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CSPs Face Voice Service Dilemma

Carol Wilson
7/22/2016
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Many telecom network operators are facing a critical decision as to how they provide voice services going forward, especially as revenue from those services disappears. New research from Heavy Reading shows most of those preparing for the future are looking to build their own virtualized voice networks or to outsource their services to cloud-based voice providers.

That research, released in a white paper sponsored by Level 3 Communications Inc. (NYSE: LVLT) and Alianza Corp. , shows communications service providers have TDM voice switches reaching end-of-life status and even early voice over IP gear proving to be competitively inefficient. These same CSPs also view voice revenues as likely to continue a steady decline, but believe they remain an important component of a service bundle, particularly for business customers.

That sets up a dilemma: How can network operators find the most efficient means of continuing to provide voice as part of their overall service bundle, knowing it may not be a money-making proposition?

"There are several valid IP and cloud options that can be implemented," Senior Analyst Jim Hodges writes. "But there is a common, fundamental, first decision to be made: Build a network or rely on a third-party network."

There are two third-party options, Hodges notes: traditional IP-based hosted solutions and cloud voice providers, which represent a newer option.


See the latest happenings as telecom business services migrate to the cloud in our cloud services section here on Light Reading.

His survey of CSPs finds the two most commonly considered options are building an NFV-based voice network (38% chose this option) or looking to a cloud voice provider (CVP), which offers a turnkey solution that is web-scale, built on virtualized software and hosted in external data centers to deliver both VoIP and unified communications (UC) services. The CVP solution was cited by 18% of respondents.

About one-fifth of the companies surveyed plan to stick with their current platform for at least the next two years, while 17% say they're most likely to deploy a non-virtualized IMS-based softswitch.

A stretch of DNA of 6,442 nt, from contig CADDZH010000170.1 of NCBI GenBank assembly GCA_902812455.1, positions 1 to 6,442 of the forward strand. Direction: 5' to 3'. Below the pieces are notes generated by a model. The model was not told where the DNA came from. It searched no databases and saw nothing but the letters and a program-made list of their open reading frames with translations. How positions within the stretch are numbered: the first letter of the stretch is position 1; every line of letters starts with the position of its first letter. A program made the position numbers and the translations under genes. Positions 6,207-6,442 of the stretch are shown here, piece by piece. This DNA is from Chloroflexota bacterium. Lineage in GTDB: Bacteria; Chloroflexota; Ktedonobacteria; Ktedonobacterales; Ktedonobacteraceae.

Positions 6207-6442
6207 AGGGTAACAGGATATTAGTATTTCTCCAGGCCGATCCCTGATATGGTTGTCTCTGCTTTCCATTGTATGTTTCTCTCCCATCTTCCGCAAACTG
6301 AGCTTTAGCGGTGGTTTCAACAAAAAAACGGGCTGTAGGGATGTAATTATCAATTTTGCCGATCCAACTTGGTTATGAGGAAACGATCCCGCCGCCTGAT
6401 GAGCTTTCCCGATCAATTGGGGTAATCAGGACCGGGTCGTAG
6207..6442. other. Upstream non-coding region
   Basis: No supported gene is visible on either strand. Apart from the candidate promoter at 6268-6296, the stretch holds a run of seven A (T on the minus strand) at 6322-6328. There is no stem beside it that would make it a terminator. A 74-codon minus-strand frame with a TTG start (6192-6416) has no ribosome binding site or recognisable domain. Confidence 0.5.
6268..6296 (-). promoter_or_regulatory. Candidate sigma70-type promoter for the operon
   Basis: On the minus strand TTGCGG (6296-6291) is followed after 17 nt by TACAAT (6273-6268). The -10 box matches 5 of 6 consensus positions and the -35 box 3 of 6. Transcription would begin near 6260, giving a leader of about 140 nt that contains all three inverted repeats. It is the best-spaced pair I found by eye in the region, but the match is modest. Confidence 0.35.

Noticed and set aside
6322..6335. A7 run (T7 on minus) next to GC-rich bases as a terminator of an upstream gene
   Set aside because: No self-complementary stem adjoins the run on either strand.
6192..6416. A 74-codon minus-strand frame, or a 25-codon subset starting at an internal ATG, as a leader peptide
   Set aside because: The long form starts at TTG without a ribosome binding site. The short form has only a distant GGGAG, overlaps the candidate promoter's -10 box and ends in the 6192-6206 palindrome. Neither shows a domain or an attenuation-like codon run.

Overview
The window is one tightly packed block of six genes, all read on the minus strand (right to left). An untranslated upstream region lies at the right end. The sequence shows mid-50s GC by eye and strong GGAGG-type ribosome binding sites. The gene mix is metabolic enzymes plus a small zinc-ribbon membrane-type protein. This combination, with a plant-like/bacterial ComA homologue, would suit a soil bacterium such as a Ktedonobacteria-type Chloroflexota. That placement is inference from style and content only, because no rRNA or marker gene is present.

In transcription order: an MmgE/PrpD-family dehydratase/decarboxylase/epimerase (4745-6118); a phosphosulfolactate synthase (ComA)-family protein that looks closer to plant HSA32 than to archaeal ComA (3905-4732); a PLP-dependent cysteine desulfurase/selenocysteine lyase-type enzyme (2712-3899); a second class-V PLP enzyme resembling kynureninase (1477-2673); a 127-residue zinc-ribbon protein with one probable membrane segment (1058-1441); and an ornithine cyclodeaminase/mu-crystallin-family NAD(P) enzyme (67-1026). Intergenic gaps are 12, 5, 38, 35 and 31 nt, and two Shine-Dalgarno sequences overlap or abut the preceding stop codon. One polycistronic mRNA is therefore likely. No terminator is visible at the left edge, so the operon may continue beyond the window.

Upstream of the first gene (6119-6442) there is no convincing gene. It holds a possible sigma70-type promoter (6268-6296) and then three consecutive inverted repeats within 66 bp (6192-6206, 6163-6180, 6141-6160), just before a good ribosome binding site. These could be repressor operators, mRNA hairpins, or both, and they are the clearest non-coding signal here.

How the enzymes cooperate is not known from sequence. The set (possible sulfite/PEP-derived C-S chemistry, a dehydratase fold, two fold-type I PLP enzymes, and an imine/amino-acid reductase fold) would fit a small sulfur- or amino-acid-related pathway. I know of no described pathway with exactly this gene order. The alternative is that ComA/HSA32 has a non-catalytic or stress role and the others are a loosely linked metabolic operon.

Hodges notes, however, that those advocating no-action likely don't realize the total cost of ownership of their current platforms -- i.e., what it takes to maintain and operate them. "We believe staying with the current platform will not be sustainable and this number will decline in the coming years."

The general view of voice services is changing, notes Level 3's Shawn Andrews, senior VP of IP and real-time communications. In an interview, he tells Light Reading that many of the top executives at CSPs today came up through the data ranks, and are eager to reduce the costs of delivering voice, including any specialized skill sets and all the regulatory aspects. "They would like to turn voice into the app on their network that it is for most of their customers," he notes.

When OTT players can deliver new voice features rapidly, CSPs struggle to compete using platforms that can respond in real-time, he notes.

That's a primary reason while Level 3 and Alianza sponsored the Heavy Reading research: They are hoping to demonstrate the way in which the cloud voice offering that Alianza delivers, in a partnership with Level 3, enables CSPs to have their own flexible voice platform, capable of delivering new UC features that enable them to compete.

Smaller telecom and cable operators, in particular, should be drawn to a cloud-based option, because it frees them from investing in new equipment and developing the staff skill sets it will take to run a virtualized voice service, Andrews says.

"We know a lot of large telecom operators are building their own virtual network infrastructures," he comments. "But for smaller companies, that's a challenge, not just in terms of the upfront investment but also the ongoing operations and support."

This voice services shift is likely to play out over the next few years, as the cost of maintaining the older voice solutions continues to rise.

— Carol Wilson, Editor-at-Large, Light Reading

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